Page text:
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German Village property owner looking to bring new restaurant to the area

614now Staff

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A property owner in German Village hopes to fill a vacant storefront in the next few weeks. What do you think should go in the space at 277 E Livingston Ave.?

Edward Mershad told This Week News he is updating the structure of the property with hopes a restaurant will move in and open by early summer.

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The building was formerly occupied by the Happy Dragon. It was to become a Philco Diner + Bar by restaurateurs Randy and Tina Corbin, who also own Club 185, but plans fell through.

For more information, visit This Week News.

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Biz + Dev

Two popular restaurants announced for New Albany development

614now Staff

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Two tasty vendors were just announced for a new development in New Albany. Market & Main is pleased to welcome Katzinger’s Delicatessen and Harvest X Three Tigers to its unique mix of offerings.

Katzinger’s Delicatessen will be located in the Market & Main 2 development on Main Street between Johnson’s Ice Cream and the Heit Center.

Harvest X Three Tigers is a unique collaboration between Harvest owner Chris Crader and Three Tigers Brewing Co. partners Lonnie Hill, Rick Moller and Scott Wilkins. It will be located on 1.5-acres at the former New Albany Mill site at the corner of Main Street and Dublin-Granville Road, which will maintain its historical character in homage to New Albany’s heritage and rural history, according to a release.

Katzinger’s seating capacity is expected to be around 60 and Harvest X Three Tigers will hold even more in approximately 8,000 square feet of interior space as well as an outdoor bier garten area, according to a release.

New Albany’s Market & Main area in the heart of town now has 220,000 square feet of commercial space. Tenants there include corporate office users like Wallick and UBS, as well as independent operators like Truluck, Elliott Cooper, PetPeople, Whit’s, and Fox in the Snow.

“We’ve partnered with companies who provide tailored products and services that our residents want,” said New Albany Company President Bill Ebbing. “These tenants know that New Albany is a place where they can succeed, especially between our 11,000 residents and the more than 15,000 employees who work in the New Albany International Business Park.”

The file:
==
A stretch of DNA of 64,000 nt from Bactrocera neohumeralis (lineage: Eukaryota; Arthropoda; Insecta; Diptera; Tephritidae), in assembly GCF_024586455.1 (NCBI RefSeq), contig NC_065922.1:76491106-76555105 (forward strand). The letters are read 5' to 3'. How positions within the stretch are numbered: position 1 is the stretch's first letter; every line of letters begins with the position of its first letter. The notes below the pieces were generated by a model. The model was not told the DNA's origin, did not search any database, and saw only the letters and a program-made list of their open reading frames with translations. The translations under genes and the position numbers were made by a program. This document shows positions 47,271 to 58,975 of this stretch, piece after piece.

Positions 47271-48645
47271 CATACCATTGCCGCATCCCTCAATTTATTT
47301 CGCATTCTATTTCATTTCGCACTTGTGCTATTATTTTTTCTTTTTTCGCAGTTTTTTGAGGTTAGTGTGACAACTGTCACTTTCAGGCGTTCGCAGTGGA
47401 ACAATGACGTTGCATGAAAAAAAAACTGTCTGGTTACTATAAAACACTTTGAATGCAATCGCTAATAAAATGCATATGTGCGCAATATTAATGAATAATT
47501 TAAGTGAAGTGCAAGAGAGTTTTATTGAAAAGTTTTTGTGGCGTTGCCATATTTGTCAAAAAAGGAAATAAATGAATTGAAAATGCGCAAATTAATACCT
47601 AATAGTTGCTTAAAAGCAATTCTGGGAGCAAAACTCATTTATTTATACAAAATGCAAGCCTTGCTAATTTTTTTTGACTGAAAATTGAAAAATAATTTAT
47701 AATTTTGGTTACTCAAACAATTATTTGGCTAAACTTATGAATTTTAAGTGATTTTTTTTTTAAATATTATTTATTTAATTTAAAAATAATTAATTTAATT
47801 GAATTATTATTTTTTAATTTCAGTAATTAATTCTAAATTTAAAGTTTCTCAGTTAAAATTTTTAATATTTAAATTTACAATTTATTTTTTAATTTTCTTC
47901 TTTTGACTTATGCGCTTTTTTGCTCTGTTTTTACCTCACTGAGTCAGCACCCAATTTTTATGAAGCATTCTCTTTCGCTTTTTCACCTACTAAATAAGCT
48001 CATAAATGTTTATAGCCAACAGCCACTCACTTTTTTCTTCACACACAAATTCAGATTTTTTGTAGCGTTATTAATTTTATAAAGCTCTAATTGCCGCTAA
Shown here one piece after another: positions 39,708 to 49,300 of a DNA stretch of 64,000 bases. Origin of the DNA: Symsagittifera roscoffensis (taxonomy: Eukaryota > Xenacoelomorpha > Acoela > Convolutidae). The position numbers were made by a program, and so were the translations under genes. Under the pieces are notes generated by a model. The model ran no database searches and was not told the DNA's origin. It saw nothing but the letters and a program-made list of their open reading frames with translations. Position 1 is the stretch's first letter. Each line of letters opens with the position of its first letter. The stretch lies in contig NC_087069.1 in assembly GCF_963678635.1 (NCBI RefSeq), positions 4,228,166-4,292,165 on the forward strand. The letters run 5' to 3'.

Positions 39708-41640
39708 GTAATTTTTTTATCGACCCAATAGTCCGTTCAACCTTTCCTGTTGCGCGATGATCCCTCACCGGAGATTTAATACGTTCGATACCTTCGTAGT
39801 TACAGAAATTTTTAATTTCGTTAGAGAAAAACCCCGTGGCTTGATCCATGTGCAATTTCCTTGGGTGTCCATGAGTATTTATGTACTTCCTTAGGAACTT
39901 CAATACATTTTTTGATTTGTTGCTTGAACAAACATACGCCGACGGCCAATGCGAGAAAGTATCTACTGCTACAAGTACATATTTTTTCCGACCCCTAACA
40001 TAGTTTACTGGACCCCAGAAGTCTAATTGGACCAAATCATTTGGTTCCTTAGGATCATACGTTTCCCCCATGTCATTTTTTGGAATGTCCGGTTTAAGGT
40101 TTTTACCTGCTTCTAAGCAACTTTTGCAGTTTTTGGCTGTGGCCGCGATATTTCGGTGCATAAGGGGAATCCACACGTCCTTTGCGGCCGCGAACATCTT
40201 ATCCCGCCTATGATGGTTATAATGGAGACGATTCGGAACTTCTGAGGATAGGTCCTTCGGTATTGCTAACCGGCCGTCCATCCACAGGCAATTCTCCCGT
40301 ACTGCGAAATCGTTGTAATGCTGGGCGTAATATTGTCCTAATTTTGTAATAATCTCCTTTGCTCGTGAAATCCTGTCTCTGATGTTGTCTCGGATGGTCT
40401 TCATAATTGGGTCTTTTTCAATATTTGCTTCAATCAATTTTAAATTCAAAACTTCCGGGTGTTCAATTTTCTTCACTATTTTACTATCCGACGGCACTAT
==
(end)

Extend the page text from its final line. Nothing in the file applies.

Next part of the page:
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Biz + Dev

New batch of stores, restaurants announced for New Albany development

614now Staff

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Hamilton Quarter, the hot new development at Hamilton and Dublin-Granville roads in New Albany, will be welcoming several new stores and restaurants.

Aqua Tots, Nail Boutique, Great Clips, Clean Juice, Shred 415, Sprint, and City Barbeque are all expected to open this month, reports the Columbus Dispatch.

And in April, GLAMhouse and Beerhead Bar & Eatery, and Chili’s restaurant are planning to open their doors.

Hamilton Quarter's anchor stores include Target, Hobby Lobby, and Five Below.

The 40-acre retail center is part of a larger development, which will include a 500,000-square-foot Ohio State University Wexner Medical Center facility.

For more information, click here.

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Biz + Dev

Landmark Trolley Barn rolls forward, fresh food market planned

Regina Fox

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After six decades of being a piece of Columbus' history, a blighted landmark will get a second chance.

On Monday, Columbus City Council approved a $30 million rejuvenation to the Kelton Avenue Streetcar Barn and Machine Shop at 1600 Oak St on the Near East Side.

When complete, the Trolley Barn mixed-use complex will house a fresh food market, small business co-working and flex office space, restaurants, and community and education space, all while retaining the original character of the historic building, according to a release.

Of the 19 food stalls in the fresh food market, one will be provided to Columbus City Schools Culinary School students.  

Earlier this year, the state introduced a new financing tool called Downtown Redevelopment Districts (DRD) with the goal of helping local municipalities attract investments that preserve historic buildings and encourage economic development in commercial, mixed-use and residential areas.

On the Trolley Barn site, a DRD will be created where the developer will pay 100 percent of the property tax revenue due on the site. The funds generated will support the Columbus City School District, levy agencies, as well as subsidize the operation of the onsite food market, according to a release.

“Using the Downtown Redevelopment District as a strategic investment tool to redevelop the Trolley Barn will increase food access for the neighborhood, improve the neighborhood health indicators and support small and minority business growth,” said Interim Development Director Michael Stevens.

In the early 1900s, the Kelton Avenue Street Car Barn and Machine Shops served as an electric trolley station. Train service extended to the Zanesville region, connecting residents to jobs, housing and shopping.

"We are excited about the restoration of a historic property that will serve as an asset to the Near East community," said Council member Emmanuel V. Remy. "The rich history of the property will be retained and reimagined, and I couldn't be more pleased to be part of this story."

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